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Entries in Cell Phone (14)


'Stingray' Tech Lets Cops Track Cellphones -- No Warrant Required

The Gilbert, Ariz., police department has a lot of explaining to do.

Apparently, the department used Homeland Security Department funds to purchase cell phone tracking equipment back in 2008. And now, it's being investigated by the ACLU.

Several surveillance experts have agreed that it seems the department purchased a gadget that's sometimes called a stingray, which lets users set up what amounts to a fake cellphone tower. Then, nearby cellphones are tricked into connecting with it. Even if the owner of the phone isn't making a call, the stingray can still track their physical location. 

Although it can't record anything said on phone calls, the stingray can track the phone numbers dialed by nearby phones. Which, understandably, makes it a huge privacy concern.

Stingrays raise some very controversial issues, Catherine Crump, the lawyer who headed the ACLU project, told MSNBC.

"I think when law enforcement starts purchasing technology that allows them to track cellphones in that manner, it raises a whole host of questions about how that technology is being used that are even more serious when they track people through carriers," Crump said. "At least when a carrier is involved, there's a third party that may raise concerns if the request is of questionable legality. But when a law enforcement agency can do on its own surveillance, that raises even more serious questions about whether there is appropriate oversight."

The Supreme Court just decided that police can strip search pretty much anybody. So, maybe the use of stingrays is simply the next step.


Shopping Centers Monitor Customers Via Cell Phones

Information on consumers' habits, actions and preferences has always been marketing gold. But in a recession, these trends are even more important.

Enter technology. Not only are retailers beginning to use facial recognition to market to specific customers, they're also zeroing in on people's cell phones to track their shopping habits.

Privacy advocates are crying foul in Australia after a shopping center revealed that it will be the first in the country to install receivers that detect cell phone radio frequency codes. Imported from a UK-based company, the receivers can pinpoint a unique cell phone within 2 meters--and can track that particular phone around the shopping mall.

The Footpath system does not access user names or numbers, however.

"All we do is log the movement of a phone around an area and aggregate this to provide trend data for businesses," a spokeswoman said. "It's much less intrusive or invasive than existing people-counting methods, for instance CCTV cameras and number plate monitoring."

At this point, there is no plan to notify customers or seek their consent.


A New Way to Communicate During Disasters Without Cell Service, Internet or Landlines

With Hurricane Irene bearing down on the East Coast, millions of Americans face the possibility of losing cell, Internet and landline service. This loss of connectivity also impacts first responders, who often have difficulty organizing and communicating during their attempts to save lives and property. It's time for a better means of disaster communications.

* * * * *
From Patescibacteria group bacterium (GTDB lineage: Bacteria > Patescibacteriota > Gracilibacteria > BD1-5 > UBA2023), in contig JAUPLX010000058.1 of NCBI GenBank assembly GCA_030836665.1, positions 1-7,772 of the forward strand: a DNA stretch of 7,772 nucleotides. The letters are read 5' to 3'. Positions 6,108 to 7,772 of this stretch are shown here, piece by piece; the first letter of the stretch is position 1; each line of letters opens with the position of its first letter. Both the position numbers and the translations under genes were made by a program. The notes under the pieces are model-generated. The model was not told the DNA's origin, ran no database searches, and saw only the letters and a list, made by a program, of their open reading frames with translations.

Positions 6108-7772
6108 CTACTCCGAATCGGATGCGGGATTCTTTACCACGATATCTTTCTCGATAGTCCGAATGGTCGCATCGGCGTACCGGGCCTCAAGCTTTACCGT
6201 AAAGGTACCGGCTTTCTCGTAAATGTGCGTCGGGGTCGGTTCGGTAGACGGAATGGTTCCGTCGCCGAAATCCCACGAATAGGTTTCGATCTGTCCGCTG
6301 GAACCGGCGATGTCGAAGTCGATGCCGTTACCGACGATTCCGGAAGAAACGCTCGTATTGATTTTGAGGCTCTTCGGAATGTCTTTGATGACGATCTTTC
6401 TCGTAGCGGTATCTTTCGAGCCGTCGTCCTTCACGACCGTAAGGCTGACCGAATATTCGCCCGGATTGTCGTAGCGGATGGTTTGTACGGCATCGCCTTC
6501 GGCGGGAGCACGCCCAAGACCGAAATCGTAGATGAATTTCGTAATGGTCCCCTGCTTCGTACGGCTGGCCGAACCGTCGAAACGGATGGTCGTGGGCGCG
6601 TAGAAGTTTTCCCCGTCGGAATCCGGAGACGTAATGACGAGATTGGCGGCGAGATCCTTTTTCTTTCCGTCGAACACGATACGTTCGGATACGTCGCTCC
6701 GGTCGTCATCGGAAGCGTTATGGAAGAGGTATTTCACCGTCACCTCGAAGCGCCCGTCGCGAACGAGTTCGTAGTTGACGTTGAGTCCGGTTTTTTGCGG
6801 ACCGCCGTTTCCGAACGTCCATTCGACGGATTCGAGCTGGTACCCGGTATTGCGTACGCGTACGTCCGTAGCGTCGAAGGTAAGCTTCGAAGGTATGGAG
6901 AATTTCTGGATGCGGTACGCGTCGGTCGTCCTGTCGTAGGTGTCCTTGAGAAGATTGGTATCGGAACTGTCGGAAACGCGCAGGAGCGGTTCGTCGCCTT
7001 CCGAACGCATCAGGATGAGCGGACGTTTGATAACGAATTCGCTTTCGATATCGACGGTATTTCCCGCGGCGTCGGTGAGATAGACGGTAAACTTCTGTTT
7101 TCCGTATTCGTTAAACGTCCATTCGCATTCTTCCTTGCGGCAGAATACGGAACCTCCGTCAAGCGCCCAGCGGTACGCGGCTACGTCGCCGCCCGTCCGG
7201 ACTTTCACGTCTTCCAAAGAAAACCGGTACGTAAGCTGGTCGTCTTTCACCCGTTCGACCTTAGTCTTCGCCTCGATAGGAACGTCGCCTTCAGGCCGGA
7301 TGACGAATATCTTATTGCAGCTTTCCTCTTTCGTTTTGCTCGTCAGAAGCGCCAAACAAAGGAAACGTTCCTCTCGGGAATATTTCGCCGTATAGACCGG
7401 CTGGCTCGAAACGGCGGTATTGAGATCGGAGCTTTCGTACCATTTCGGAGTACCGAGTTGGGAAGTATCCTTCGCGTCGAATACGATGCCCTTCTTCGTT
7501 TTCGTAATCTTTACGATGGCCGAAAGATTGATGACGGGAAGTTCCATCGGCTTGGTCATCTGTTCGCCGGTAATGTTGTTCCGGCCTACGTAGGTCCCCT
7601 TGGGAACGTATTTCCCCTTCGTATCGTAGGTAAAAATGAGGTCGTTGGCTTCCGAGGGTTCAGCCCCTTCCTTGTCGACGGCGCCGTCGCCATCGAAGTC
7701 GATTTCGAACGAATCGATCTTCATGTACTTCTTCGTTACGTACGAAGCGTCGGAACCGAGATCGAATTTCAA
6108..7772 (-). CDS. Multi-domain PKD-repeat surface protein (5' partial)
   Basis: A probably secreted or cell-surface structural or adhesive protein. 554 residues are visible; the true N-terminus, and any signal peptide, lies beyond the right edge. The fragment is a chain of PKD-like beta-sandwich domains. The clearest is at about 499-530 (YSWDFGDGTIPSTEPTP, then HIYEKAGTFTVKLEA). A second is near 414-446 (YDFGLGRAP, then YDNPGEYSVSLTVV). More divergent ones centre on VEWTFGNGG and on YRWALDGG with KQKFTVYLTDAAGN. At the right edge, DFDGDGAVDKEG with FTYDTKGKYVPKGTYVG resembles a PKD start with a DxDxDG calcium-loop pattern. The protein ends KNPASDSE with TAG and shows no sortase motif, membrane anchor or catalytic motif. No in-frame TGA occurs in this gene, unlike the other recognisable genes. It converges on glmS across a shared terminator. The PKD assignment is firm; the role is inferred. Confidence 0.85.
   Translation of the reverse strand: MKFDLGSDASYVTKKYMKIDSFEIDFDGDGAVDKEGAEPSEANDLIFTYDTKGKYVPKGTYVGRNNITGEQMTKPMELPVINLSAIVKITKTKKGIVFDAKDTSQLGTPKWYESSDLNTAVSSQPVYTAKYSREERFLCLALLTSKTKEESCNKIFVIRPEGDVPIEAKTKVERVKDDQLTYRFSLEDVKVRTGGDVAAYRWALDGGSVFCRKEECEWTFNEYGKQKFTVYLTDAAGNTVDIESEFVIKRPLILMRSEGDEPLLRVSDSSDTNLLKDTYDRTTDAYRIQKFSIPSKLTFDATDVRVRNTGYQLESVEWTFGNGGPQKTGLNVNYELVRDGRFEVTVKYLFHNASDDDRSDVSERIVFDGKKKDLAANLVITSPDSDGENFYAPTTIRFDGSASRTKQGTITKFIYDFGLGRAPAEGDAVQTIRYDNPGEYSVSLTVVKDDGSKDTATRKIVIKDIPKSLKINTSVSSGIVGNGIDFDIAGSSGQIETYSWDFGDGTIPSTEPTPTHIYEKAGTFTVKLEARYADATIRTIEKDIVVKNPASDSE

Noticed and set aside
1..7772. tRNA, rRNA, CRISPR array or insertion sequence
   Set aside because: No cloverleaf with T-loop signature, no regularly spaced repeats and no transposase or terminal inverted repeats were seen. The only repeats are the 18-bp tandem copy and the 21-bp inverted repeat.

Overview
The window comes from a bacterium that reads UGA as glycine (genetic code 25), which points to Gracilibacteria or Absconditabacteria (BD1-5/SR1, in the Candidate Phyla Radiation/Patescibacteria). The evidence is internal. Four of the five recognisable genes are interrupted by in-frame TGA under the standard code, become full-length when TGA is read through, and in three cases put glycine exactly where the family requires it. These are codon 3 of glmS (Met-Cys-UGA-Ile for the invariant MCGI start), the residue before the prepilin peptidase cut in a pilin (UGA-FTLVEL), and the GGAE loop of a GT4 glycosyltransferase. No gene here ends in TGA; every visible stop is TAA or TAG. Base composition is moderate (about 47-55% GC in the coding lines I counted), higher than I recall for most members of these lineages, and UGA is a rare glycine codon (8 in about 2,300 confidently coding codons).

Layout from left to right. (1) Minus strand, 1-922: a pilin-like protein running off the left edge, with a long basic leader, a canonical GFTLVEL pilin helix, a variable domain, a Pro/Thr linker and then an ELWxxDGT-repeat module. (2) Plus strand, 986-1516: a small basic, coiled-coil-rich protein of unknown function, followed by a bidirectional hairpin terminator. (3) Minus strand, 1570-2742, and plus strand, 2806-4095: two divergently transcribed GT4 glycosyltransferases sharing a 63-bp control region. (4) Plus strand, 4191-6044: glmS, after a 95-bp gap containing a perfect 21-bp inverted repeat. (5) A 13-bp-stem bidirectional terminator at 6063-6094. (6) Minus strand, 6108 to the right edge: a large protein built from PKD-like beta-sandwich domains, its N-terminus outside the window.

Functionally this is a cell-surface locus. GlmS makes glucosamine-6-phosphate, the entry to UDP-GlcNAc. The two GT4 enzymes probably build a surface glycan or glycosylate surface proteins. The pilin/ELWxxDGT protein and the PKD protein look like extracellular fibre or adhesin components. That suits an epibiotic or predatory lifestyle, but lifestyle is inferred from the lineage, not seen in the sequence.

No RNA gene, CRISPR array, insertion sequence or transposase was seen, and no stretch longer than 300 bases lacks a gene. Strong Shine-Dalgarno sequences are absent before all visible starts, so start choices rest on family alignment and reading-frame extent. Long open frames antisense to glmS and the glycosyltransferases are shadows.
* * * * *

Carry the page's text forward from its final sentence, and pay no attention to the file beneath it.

LifeNet might be the answer. The innovative software lets people communicate wirelessly, even after a natural disaster has disabled cell service, the Internet and landline communications. Fast Company writes that LifeNet, developed by researchers at Georgia Tech University, is basically a piece of code that users can place on their laptop or phone.

"Once you have the software, the computers can communicate with each other, and you don't need infrastructure," Santosh Vempala, the Georgia Tech computer science professor in charge of the project, told Fast Company.

LifeNet enables any device to become a host and a router for the network. That lets users create a chain of communication, with the software routing information to and from each LifeNet device.  

For now, though, the software only works if users are fairly close to each other: up to 1 kilometer outdoors and only a couple hundred feet indoors. But as Vempala told Fast Company, "you could have a line of people on this network that are spaced 100 yards apart, and the line could go as long as you want."

The software is still in the testing phases, but the developers plan to bring it to market soon. And while it's not a perfect answer to the disaster communications question, it's an affordable step in the right direction. Too bad it won't be ready to help out the East Coast this weekend.


Let Your Favorite Tunes Charge Your Cell Phone

The Orange Sound Charge harnesses sound and converts it to energy to charge mobile phones.


Harnessing Noise to Charge Your Cell Phone

Imagine no more cell phone batteries dying or being leashed to your charging cable.

Engineers at the Institute of Nanotechnology at Sungkyunkwan University in Seoul are attempting to convert background noise, music and voice calls into electricity to power a cell phone.

As engineer Sang-Woo Kim explains, he will use "tiny strands of zinc oxide sandwiched between two electrodes. A sound-absorbing pad on top vibrates when sound waves hit it, causing the tiny zinc oxide wires to compress and release. This movement generates an electrical current that can then be used to charge a battery."